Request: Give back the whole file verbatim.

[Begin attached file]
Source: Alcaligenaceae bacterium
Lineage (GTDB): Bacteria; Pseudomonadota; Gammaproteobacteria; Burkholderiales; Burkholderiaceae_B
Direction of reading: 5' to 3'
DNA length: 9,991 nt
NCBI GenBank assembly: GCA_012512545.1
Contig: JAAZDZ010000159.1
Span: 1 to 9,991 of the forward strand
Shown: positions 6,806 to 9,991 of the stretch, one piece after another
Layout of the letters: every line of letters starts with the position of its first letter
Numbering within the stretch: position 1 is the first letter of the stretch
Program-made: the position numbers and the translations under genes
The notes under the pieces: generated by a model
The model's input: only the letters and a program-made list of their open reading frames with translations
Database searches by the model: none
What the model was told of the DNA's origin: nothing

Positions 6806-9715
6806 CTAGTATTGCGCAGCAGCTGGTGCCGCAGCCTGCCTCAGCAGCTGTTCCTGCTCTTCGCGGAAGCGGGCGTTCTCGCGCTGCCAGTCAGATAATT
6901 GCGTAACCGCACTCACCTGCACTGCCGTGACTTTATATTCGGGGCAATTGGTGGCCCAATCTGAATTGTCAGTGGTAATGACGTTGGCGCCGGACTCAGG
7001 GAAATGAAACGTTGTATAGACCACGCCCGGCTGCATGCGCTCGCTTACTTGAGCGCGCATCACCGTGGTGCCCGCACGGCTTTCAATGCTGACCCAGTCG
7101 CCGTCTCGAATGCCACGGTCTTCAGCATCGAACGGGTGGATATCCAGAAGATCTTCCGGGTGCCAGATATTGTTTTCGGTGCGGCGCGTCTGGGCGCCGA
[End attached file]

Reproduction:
Source: Alcaligenaceae bacterium
Lineage (GTDB): Bacteria; Pseudomonadota; Gammaproteobacteria; Burkholderiales; Burkholderiaceae_B
Direction of reading: 5' to 3'
DNA length: 9,991 nt
NCBI GenBank assembly: GCA_012512545.1
Contig: JAAZDZ010000159.1
Span: 1 to 9,991 of the forward strand
Shown: positions 6,806 to 9,991 of the stretch, one piece after another
Layout of the letters: every line of letters starts with the position of its first letter
Numbering within the stretch: position 1 is the first letter of the stretch
Program-made: the position numbers and the translations under genes
The notes under the pieces: generated by a model
The model's input: only the letters and a program-made list of their open reading frames with translations
Database searches by the model: none
What the model was told of the DNA's origin: nothing

Positions 6806-9715
6806 CTAGTATTGCGCAGCAGCTGGTGCCGCAGCCTGCCTCAGCAGCTGTTCCTGCTCTTCGCGGAAGCGGGCGTTCTCGCGCTGCCAGTCAGATAATT
6901 GCGTAACCGCACTCACCTGCACTGCCGTGACTTTATATTCGGGGCAATTGGTGGCCCAATCTGAATTGTCAGTGGTAATGACGTTGGCGCCGGACTCAGG
7001 GAAATGAAACGTTGTATAGACCACGCCCGGCTGCATGCGCTCGCTTACTTGAGCGCGCATCACCGTGGTGCCCGCACGGCTTTCAATGCTGACCCAGTCG
7101 CCGTCTCGAATGCCACGGTCTTCAGCATCGAACGGGTGGATATCCAGAAGATCTTCCGGGTGCCAGATATTGTTTTCGGTGCGGCGCGTCTGGGCGCCGA